The power of congestion pricing and bus rapid transit
I recently received an email from John of NY with a couple of book micro-reviews that make some really good points, so I thought I'd pass it along with his permission. The power of congestion-priced toll lanes to move so many more cars is a particular eye-opener:
I have read the book Mobility First: A New Vision for Transportation in a Globally Competitive Twenty-first Century by Sam Staley and Adrian Moore that I mentioned back in November as well as a book put out a few years ago called 21st Century Highways: Innovative Solutions to America's Transportation Needs by Wendell Cox, Alan Pisarski and Ronald Utt. Staley and Moore's book Mobility First was an excellent read! I am sure you will really like it. I can assure you that these authors are very much on the same page as you and I.
They argue for more limited access highway capacity and the use of variable tolling (where the toll increase as use increases) and electronic toll collection ("open road tolling") both to generate revenue for building and maintaining new capacity and to control excess traffic loads. Indeed, they cite a very interesting statistic involving the use of variable tolling on the SR 91 Freeway in Southern California. That roadway, which I personally traveled on back in 1997, has 4 or 5 free lanes and two variable toll lanes on the far left side in each direction. According to the statistic they cited, the two variable-priced toll lanes (which are rarely congested) move as many cars in a day as the 4 or 5 free and often congested lanes. If these statistics are even remotely accurate, it makes a whole lot of sense to use variable tolling whenever new capacity is added.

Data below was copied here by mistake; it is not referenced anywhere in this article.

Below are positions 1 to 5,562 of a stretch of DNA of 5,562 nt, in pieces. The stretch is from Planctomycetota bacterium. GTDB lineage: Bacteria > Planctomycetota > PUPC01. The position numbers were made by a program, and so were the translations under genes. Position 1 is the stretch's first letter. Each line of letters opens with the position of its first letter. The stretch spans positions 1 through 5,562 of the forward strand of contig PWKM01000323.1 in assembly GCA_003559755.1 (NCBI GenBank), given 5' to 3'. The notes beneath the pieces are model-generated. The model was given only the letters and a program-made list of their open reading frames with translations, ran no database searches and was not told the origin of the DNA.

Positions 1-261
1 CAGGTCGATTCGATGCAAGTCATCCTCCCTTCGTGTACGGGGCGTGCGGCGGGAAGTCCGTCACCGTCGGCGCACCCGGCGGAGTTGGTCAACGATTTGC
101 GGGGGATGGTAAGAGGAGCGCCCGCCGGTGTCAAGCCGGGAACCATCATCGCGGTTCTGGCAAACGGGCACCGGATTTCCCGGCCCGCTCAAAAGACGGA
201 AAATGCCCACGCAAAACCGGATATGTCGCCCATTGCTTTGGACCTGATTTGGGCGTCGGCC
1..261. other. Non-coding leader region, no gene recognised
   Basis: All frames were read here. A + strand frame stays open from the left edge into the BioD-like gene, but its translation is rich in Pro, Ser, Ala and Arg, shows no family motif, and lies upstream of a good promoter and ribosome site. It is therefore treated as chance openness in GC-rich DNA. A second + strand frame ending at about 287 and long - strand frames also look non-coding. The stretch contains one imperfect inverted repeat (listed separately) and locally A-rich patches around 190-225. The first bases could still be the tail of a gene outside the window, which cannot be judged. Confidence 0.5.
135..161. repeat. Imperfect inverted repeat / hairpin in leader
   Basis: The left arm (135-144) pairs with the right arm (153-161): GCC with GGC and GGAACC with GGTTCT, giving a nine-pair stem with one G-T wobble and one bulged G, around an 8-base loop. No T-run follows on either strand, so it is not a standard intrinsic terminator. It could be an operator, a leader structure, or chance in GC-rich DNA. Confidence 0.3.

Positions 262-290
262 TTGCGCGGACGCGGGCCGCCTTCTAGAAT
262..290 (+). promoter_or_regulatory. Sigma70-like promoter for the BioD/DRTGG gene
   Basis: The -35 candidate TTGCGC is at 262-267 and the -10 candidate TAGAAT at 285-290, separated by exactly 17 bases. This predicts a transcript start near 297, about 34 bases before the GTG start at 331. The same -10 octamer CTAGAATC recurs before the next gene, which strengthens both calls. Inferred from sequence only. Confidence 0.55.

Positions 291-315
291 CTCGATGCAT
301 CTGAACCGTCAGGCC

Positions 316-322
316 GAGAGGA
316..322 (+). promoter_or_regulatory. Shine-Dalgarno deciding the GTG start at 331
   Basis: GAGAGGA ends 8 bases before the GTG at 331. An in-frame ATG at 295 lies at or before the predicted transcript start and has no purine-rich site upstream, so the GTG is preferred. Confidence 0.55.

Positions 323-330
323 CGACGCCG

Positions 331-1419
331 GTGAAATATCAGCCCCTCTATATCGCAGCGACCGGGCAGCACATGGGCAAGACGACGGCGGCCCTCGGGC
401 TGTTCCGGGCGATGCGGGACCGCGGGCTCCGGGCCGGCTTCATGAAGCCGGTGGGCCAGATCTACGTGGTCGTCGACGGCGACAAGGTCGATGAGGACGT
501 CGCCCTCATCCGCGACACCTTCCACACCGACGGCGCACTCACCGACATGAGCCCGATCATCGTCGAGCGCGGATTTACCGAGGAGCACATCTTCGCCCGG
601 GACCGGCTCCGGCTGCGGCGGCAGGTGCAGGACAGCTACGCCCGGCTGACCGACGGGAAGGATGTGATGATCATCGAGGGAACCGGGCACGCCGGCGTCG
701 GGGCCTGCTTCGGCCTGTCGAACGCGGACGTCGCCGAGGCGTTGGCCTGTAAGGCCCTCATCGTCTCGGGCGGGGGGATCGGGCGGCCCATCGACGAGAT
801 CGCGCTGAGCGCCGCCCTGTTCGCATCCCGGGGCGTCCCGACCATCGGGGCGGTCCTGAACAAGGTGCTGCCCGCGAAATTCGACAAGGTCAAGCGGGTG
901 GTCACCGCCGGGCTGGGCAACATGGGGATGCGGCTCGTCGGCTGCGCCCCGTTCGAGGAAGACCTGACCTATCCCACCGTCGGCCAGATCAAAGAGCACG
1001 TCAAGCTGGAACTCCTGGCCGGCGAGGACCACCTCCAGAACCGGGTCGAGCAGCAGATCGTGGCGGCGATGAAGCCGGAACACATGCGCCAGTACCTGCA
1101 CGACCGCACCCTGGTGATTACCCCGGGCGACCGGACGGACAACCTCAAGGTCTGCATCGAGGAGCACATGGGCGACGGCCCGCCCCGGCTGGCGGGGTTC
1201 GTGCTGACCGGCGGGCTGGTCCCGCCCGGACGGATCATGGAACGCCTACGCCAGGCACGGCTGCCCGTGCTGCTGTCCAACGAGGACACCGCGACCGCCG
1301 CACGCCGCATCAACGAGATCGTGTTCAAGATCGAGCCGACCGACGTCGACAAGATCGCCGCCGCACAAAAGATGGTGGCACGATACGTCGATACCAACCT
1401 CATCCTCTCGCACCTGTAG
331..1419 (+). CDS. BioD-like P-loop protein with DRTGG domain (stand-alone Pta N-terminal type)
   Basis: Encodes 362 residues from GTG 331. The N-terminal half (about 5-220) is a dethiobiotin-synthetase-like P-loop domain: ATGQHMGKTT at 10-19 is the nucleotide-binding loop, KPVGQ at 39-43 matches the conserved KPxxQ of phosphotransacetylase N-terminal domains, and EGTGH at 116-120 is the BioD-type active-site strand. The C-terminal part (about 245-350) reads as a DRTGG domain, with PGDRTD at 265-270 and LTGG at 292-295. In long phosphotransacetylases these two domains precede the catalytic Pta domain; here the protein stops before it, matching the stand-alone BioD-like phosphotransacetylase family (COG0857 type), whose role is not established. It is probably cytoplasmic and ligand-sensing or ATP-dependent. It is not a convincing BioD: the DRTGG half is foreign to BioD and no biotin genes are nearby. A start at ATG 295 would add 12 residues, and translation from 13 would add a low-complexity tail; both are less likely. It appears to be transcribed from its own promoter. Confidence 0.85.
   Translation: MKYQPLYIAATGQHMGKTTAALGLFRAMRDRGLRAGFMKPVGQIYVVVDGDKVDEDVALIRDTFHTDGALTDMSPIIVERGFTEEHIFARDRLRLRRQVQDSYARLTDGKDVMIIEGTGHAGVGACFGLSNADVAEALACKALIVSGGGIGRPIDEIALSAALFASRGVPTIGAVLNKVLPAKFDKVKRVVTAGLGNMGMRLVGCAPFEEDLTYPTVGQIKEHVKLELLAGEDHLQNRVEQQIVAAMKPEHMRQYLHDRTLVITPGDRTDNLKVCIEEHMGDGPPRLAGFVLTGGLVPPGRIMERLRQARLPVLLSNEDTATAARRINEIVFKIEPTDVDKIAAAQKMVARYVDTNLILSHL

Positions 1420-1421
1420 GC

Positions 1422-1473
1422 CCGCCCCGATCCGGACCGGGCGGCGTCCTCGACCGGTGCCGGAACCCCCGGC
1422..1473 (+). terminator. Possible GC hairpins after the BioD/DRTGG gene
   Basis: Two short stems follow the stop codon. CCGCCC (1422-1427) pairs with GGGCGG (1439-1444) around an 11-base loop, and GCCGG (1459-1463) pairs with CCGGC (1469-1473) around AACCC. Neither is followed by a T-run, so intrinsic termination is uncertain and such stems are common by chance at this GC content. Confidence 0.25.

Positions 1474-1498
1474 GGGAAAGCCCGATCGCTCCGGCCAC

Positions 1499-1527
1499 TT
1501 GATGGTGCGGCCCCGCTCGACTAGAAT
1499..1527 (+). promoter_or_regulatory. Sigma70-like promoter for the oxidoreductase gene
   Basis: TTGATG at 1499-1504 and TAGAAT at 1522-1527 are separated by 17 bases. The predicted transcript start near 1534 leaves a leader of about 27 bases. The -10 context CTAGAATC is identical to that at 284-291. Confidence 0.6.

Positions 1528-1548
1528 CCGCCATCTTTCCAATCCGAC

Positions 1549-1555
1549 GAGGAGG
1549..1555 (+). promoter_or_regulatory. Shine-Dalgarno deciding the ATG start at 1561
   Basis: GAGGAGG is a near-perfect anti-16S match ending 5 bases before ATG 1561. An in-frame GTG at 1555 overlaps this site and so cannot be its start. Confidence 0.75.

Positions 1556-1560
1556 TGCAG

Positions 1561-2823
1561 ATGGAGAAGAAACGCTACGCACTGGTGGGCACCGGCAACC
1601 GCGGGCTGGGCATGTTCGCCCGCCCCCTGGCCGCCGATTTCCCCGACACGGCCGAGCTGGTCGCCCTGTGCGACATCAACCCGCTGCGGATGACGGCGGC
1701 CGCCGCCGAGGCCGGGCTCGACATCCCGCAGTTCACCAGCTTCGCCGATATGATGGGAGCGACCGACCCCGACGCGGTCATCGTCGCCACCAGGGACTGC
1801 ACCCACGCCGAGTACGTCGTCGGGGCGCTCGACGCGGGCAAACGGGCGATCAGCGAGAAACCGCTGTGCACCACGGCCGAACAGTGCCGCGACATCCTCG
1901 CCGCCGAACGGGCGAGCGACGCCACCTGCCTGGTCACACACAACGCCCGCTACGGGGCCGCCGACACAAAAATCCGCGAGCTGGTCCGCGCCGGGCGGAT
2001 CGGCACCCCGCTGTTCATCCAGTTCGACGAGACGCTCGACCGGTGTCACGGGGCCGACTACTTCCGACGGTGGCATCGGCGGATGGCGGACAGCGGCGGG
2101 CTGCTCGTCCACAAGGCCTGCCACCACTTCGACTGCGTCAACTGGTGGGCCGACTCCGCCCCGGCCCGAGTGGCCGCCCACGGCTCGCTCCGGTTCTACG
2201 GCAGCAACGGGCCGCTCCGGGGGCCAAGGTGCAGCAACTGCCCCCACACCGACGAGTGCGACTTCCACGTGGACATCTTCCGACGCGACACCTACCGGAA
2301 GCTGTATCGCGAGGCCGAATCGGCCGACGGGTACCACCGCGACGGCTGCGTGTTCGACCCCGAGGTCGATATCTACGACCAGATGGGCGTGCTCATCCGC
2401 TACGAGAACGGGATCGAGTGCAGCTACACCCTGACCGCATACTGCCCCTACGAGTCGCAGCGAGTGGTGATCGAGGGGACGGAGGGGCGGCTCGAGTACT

They also advocate improvements in boulevards and other arterial roadways. These improvements include synchronizing traffic lights and building underpasses or overpasses to move traffic nonstop through major intersections. There whole point is to increase the traffic speed and, hence, the mobility for those who use arterial roads.
They also argue that rail mass transit (including light rail) makes very little sense outside of New York City's Boro of Manhattan and a few other very densely populated places. They argue for expanded Bus Rapid Transit (BRT) which is much cheaper, and more flexible and which can be easily combined with express toll lanes and other improvements for cars. Indeed, the book suggests that your skepticism about much of Houston's proposed light rail system is very well-founded. It would seem that BRT should be used instead, as you have suggested. The book was particularly tough on light-rail - which is very much favored by anti-car elites. The authors suggest that light rail in many ways combines the worst both both bus and rail transit. It is inflexible and often quite expensive, like a new rail line, and it is often slow like traditional bus service, particularly where the light rail line must use public streets (as most light rail systems do at least part of the time).
The book 21st Century Highways, which came out in 2005, reaches many of the same basic conclusions as Mobility First. This book was published under the auspices of the Heritage Foundation think tank based in Washington D.C. To me, this book's most valuable contribution is historical context. It provides an interesting history of highway building in America. In particular, it takes a detailed look at the Federal government's role in highway building and transit funding from before the interstate system right up until about 2004. It makes the important observation that mass transit is not underfunded. Indeed, it is overfunded. Over 20 percent of federal "highway" spending now goes to mass transit projects, even though only about 2 percent of all transportation trips involve the use of mass transit, while over 90 percent involve the automobile.
Which creates its own warped incentives (solution here)
Labels: commuter rail, congestion pricing, rail, toll roads, transit